What do you mean by the PRINT statement??? PROC PRINT??? PROC REPORT???
Consider the example at the bottom of this post. The PROC PRINT output does not "rewrite" the graph. This is because if you look at the underlying HTML, you will see that the SAS/GRAPH procedure causes ODS HTML to insert an <IMG> tag into the HTML output file. The image is not embedded into the HTML file -- only the <IMG> tag appears in the HTML file.
ods html path='c:\temp' (url=none)
proc print data=sashelp.class;
proc gchart data=sashelp.class;
vbar age /discrete sumvar=height type=mean;
Thanks, that helped alot. but with the same above. suppose I wanted to format the values (say height) and for some reason it was a percentage. How could i set it so that the values displays a percentage sign?
Also aside from this, is there any reason why I should use proc report over proc print?
If you wanted to format HEIGHT, you would use a FORMAT statement in a procedure that used FORMAT statements, such as:
format height fmt-name.;
For percentages, you have to know ahead of time whether the number has been multiplied by 100 or not. For example -- let's say you have a variable called PCTVAL with a number like .3456 -- the SAS pre-defined PERCENT format would do an automatic multiply by 100 -- so the number could display as 34% or 34.56% depending on your format: PERCENT8.0 or PERCENT8.2 (this means you have to know what your number looks like). Your FORMAT statement would be:
[pre]format PCTVAL percent8.2;[/pre]
If your number had already been multiplied by 100 and was stored as 34.56, then you would NOT want to use the pre-defined PERCENT format. In order to just attach a percent sign without doing the multiply by 100, you would need to define your own PICTURE format, as described here (and in previous forum postings): http://support.sas.com/kb/36/495.html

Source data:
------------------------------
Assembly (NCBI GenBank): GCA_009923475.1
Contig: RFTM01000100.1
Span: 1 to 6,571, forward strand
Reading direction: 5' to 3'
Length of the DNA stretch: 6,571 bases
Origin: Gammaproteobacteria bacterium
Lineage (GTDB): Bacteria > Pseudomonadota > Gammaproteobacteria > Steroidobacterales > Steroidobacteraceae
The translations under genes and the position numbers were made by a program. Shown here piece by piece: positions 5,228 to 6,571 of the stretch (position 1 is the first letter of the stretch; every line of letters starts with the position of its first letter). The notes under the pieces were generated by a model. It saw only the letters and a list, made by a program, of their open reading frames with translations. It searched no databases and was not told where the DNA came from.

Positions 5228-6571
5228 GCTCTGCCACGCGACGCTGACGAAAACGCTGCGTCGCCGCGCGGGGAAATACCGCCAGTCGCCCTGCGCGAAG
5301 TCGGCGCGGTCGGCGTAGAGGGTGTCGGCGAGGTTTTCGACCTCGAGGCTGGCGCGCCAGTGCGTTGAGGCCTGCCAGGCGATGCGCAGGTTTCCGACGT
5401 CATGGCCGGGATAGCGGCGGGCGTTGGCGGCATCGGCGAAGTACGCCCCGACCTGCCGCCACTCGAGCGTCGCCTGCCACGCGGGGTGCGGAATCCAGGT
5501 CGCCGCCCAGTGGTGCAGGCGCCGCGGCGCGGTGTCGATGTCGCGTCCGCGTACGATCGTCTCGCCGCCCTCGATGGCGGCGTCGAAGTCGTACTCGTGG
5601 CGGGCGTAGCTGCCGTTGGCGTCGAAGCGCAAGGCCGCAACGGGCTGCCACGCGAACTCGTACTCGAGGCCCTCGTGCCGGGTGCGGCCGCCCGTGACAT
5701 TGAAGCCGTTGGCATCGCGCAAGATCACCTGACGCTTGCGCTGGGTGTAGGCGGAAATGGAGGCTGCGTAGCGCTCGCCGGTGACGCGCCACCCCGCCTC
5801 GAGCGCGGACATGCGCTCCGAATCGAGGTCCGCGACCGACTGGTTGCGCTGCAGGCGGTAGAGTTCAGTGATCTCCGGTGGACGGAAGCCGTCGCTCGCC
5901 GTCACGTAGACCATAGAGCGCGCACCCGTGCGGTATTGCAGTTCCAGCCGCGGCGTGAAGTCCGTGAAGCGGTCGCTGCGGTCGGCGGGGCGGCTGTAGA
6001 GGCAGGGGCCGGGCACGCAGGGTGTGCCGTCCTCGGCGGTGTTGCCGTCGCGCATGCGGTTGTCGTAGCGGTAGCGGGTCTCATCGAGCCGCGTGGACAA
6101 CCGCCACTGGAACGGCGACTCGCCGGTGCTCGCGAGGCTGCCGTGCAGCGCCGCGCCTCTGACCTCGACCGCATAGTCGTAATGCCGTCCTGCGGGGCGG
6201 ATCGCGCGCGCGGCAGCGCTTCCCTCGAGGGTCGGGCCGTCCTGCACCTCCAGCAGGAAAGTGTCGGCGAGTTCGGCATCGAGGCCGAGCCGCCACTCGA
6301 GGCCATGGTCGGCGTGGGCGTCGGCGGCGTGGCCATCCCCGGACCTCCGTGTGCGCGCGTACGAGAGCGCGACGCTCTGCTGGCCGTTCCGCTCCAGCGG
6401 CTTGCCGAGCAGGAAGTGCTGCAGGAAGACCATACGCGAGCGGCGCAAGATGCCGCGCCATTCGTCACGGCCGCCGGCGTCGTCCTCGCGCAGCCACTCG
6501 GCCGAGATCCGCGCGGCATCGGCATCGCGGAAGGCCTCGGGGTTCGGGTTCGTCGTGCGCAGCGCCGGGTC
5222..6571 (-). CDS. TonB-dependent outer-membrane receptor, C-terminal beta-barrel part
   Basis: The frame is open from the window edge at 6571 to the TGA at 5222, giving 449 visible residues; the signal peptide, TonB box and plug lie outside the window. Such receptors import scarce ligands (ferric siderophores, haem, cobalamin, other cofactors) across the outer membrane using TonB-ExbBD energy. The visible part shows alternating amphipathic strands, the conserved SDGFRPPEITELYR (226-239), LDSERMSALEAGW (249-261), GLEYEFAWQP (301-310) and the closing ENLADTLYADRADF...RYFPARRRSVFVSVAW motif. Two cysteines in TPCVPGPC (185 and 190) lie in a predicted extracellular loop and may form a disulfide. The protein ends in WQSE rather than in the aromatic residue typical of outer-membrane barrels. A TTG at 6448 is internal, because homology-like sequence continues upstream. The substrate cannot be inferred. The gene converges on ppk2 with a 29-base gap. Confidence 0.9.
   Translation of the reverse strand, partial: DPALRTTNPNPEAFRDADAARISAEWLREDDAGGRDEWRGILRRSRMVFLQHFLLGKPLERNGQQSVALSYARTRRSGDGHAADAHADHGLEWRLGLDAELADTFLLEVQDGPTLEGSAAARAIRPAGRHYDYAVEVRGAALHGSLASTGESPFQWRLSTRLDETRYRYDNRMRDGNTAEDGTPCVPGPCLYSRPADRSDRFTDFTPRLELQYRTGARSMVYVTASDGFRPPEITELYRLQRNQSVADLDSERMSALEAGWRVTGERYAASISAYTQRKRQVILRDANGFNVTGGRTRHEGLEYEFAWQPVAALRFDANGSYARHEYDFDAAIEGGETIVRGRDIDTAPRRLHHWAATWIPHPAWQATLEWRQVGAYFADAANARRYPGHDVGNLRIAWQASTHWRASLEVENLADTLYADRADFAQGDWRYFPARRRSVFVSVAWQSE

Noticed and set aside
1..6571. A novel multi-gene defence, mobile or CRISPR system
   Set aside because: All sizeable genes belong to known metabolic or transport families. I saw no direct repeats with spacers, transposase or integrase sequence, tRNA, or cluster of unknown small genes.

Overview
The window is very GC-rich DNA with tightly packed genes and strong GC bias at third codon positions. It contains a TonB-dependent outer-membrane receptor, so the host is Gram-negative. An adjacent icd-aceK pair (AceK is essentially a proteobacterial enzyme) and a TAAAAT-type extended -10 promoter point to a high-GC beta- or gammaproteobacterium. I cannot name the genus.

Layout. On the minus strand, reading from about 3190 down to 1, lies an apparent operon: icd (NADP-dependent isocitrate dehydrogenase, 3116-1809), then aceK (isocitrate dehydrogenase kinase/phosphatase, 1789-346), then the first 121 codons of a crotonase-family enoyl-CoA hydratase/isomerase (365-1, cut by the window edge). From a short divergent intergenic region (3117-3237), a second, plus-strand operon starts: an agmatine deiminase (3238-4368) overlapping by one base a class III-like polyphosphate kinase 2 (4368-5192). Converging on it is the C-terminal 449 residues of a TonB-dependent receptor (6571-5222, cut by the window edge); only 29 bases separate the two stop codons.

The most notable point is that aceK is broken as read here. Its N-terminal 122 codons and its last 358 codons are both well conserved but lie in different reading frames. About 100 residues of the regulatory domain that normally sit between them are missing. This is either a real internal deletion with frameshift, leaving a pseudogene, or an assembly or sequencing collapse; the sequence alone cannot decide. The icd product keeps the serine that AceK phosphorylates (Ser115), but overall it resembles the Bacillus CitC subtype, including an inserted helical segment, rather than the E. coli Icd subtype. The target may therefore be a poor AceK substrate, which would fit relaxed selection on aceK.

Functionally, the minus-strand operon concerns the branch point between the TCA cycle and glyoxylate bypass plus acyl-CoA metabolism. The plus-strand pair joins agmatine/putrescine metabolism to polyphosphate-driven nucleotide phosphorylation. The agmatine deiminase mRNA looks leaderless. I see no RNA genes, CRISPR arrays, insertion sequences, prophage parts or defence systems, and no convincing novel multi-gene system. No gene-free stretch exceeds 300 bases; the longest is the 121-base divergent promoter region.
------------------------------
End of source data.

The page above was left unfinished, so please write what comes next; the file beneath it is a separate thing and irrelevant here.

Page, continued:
(the note talks about using a PICTURE format with PROC TABULATE because that is a procedure that calculates percents, but automatically does a multiply by 100)
To use a PICTURE format, such as the one described in the Tech Support note, you would, again, use a FORMAT statement:
[pre]format PCTVAL mypct.;[/pre]
As to whether you should use PROC PRINT or PROC REPORT it really is up to you -- PROC REPORT can produce both detail (one report row for every obs) as well as summary reports (one report row represents the summary of multiple obs); while PROC PRINT can only do detail reports; PROC PRINT will produce a sub-total and a grand-total; PROC REPORT can produce one or the other or both. PROC REPORT allows you to highlight an entire row based on some value; PROC PRINT only allows the highlighting of individual cells. PROC REPORT has the COMPUTE block that lets you adjust processing, create custom text strings at a break and perform conditional highlighting (such as one row with commas and another row with dollar signs). PROC REPORT allows you to put spanning headers in your header area -- PROC PRINT does not.
But if all you need is a simple detail report of your dataset -- PROC PRINT is quick and definitely easy to use. PROC REPORT syntax is a bit more verbose. If you were going to "pre-summarize" your data with PROC MEANS, for example and then do a PROC PRINT, I'd recommend switching to PROC REPORT because it can do the summarizing and the report in the same step. But if all you needed was a simple detail report, and you're just starting out, I'd probably recommend PROC PRINT.